Wed. 9/19 8:00a: Amtrak's ridership is up and subsidies from the government are down. Yet many in Congress and Presidential hopeful, Mitt Romney, are calling to end federal funding for the national train system. Living on Earth’s Steve Curwood talks with Amtrak representative Steven Kulm.
Wed. 9/19 11a: Four Years ago we were introduced to the rich country flare and strong vocals of Crystal Shawanda an Ojibwe from Canada’s Wikwemikong Reserve. She is back with her new album “Just Like You” off of New Sun Records. The sound on the 15-track album is a maturing extension of what we first heard. The lyrics are sung in deep vocal brush strokes that are reminiscent of Loretta Lynn and Tammy Wynette.
The fundraiser where the Romney video was recorded was held in Florida. And today, in that politically important state, reaction was mixed about Romney's unscripted remarks. NPR's Kathy Lohr gathered some views from people at a retirement community.
Vice President Joe Biden has been an important surrogate for President Obama this year, as he was four years ago. Biden especially excels at connecting with white, working-class voters — a group with which the president has struggled.
Senegalese vendor Cheikh Fall prepares his stall in front of Brooks Brothers on 51st Street, just off the Avenue of the Americas in New York City. Fall runs an association of Senegalese vendors that deals with the city over licensing and regulations.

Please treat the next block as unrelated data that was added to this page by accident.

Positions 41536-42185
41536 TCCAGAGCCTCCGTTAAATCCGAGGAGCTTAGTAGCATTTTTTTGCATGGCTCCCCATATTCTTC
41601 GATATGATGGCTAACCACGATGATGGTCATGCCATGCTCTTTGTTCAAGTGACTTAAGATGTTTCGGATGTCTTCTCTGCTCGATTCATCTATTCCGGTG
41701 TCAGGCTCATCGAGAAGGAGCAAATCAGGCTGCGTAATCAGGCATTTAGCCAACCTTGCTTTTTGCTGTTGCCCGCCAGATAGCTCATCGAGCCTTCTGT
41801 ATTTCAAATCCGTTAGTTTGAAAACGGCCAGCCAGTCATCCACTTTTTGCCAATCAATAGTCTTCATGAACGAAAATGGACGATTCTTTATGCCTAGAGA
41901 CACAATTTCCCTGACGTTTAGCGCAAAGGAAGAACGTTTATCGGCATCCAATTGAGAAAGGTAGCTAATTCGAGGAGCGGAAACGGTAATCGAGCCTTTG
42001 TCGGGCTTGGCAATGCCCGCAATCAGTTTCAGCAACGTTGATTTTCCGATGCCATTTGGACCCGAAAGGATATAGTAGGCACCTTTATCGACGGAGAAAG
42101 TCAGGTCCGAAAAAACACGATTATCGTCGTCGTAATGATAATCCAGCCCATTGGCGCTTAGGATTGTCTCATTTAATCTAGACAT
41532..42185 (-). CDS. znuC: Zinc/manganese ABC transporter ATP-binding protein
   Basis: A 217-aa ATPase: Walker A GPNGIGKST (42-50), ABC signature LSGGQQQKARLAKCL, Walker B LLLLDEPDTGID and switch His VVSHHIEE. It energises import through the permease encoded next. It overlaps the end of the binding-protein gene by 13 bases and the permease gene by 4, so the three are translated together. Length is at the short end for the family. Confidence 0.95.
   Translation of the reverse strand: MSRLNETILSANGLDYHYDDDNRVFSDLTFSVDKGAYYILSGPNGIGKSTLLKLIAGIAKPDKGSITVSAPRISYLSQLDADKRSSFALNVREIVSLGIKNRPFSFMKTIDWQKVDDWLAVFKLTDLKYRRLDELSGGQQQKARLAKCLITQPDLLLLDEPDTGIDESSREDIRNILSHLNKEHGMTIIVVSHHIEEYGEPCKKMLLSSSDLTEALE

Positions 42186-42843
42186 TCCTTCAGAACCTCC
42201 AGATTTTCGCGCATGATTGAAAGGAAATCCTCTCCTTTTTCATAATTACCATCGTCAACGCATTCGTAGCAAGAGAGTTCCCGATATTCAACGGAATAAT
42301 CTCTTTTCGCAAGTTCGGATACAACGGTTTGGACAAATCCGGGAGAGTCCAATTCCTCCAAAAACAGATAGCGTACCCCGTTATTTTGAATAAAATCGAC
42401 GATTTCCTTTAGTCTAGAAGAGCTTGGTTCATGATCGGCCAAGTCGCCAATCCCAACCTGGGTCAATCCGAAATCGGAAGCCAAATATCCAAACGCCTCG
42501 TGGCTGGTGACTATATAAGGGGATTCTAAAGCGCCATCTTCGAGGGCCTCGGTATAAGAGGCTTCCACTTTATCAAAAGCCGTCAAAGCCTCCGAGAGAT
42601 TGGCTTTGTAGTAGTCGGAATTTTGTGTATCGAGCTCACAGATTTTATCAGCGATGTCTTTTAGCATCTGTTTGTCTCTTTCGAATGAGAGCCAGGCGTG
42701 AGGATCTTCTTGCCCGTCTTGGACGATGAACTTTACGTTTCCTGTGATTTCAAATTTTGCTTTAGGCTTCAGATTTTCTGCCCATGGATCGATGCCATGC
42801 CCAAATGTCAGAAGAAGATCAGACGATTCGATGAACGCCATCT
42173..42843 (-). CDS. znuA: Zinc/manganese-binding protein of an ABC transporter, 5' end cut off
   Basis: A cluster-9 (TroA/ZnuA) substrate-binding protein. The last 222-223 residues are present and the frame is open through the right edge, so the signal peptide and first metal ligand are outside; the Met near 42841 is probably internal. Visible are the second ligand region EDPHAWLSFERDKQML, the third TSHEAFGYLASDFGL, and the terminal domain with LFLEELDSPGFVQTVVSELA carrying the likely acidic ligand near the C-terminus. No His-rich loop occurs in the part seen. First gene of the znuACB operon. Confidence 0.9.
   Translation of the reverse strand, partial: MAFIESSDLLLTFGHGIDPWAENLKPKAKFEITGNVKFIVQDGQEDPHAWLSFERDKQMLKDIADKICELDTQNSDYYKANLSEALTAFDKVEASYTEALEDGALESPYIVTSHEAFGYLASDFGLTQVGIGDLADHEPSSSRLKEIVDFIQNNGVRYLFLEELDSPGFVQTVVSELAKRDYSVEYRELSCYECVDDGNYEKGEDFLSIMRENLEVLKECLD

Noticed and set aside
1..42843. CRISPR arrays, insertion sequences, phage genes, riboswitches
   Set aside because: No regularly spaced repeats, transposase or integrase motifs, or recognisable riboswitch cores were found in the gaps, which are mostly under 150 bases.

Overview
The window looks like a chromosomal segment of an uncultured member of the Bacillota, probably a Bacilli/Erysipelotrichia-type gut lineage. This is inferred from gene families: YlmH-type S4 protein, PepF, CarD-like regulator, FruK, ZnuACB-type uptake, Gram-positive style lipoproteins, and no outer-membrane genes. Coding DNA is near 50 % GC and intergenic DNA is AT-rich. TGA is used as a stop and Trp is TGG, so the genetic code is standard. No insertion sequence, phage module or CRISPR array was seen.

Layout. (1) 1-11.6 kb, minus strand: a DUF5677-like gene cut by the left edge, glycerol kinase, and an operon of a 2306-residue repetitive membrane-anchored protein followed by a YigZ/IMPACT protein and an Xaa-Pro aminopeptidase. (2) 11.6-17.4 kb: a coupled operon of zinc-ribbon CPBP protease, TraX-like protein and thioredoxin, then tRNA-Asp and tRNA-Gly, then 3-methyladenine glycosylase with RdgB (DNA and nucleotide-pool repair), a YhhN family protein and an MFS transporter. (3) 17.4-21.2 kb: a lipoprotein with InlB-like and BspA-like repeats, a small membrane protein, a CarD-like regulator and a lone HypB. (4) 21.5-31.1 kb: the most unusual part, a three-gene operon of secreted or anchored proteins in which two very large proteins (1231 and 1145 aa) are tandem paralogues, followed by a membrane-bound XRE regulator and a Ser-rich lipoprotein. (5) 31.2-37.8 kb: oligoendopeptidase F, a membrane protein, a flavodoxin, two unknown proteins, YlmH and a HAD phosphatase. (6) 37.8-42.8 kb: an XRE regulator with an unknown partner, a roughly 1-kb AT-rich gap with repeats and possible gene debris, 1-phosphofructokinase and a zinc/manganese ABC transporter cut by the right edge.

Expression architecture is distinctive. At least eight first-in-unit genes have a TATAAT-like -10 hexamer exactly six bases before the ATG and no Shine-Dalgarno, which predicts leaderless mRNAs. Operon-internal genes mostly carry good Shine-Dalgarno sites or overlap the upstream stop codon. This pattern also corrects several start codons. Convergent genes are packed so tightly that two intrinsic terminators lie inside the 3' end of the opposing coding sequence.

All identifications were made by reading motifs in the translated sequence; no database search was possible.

Credit Art Silverman / NPR
Cheikh Fall sets up his stall. He lives by the motto, "Work like you're never gonna die, and worship like you will die tomorrow."
Careful planning can transform the shape and life of a city. But sometimes, a city's features develop spontaneously — like the immigrant enclaves that grow around certain jobs and trades in urban centers like New York.
Occupational cliches have been a fact of life in the Big Apple for generations. Historically, New Yorkers thought of Jewish tailors, Italian greengrocers or Irish policemen, says Philip Kasinitz, a sociologist with the City University of New York.
There is a partisan side to the video that is giving Republican presidential nominee Mitt Romney headaches. The man who found the video online and then negotiated its full release was James Carter IV, President Jimmy Carter's grandson.
If you haven't heard by now, the video was released by Mother Jones and it shows Romney talking bluntly about 47 percent of the country, whom he says pay no taxes and think themselves "victims."